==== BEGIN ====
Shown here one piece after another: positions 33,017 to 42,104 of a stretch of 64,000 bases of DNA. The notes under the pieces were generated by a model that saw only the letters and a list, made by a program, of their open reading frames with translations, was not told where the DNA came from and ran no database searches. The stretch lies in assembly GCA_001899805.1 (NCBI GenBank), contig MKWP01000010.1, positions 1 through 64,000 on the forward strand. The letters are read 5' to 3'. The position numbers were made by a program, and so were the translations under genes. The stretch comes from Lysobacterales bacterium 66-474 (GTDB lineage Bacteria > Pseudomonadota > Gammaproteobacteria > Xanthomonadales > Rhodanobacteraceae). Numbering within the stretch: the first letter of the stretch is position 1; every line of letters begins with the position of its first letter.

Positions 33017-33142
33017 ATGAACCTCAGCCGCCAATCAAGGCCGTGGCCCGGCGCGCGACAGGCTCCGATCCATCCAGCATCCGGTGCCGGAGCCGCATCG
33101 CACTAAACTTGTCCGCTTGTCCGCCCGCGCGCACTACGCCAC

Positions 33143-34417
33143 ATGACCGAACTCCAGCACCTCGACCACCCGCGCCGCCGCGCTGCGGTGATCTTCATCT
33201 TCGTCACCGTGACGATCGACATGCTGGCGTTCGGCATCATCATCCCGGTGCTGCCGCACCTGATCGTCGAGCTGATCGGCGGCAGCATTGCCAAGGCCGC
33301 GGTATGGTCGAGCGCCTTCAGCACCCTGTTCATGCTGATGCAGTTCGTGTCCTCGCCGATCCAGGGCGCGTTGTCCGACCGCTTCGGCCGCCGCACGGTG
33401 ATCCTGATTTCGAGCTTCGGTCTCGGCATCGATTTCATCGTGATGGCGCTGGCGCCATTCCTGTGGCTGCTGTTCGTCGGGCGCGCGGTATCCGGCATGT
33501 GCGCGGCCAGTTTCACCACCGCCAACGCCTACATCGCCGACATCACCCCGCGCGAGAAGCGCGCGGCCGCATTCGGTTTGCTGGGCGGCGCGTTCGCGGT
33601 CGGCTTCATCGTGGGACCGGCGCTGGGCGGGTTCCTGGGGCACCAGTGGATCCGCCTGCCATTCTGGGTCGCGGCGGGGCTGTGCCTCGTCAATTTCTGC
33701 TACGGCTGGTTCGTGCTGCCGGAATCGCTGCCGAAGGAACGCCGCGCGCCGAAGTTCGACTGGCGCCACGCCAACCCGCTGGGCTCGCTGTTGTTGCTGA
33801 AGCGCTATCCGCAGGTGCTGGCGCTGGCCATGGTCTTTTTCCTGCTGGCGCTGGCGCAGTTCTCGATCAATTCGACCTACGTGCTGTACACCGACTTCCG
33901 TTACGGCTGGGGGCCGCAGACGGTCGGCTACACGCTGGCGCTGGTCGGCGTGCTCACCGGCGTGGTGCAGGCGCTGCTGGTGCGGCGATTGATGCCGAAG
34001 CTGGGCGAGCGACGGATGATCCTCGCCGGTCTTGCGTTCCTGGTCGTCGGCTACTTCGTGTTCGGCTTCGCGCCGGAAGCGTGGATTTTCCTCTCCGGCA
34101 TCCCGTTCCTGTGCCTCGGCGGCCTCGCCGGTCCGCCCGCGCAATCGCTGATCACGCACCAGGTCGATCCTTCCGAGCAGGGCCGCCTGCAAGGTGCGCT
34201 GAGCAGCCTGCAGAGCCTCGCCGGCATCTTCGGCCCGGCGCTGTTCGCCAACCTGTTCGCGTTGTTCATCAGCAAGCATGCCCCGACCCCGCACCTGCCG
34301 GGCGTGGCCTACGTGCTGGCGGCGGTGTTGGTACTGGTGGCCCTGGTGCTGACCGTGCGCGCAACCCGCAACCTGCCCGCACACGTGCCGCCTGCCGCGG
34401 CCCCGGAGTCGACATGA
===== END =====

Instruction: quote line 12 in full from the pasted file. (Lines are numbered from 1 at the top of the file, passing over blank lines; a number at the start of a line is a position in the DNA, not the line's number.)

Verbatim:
33701 TACGGCTGGTTCGTGCTGCCGGAATCGCTGCCGAAGGAACGCCGCGCGCCGAAGTTCGACTGGCGCCACGCCAACCCGCTGGGCTCGCTGTTGTTGCTGA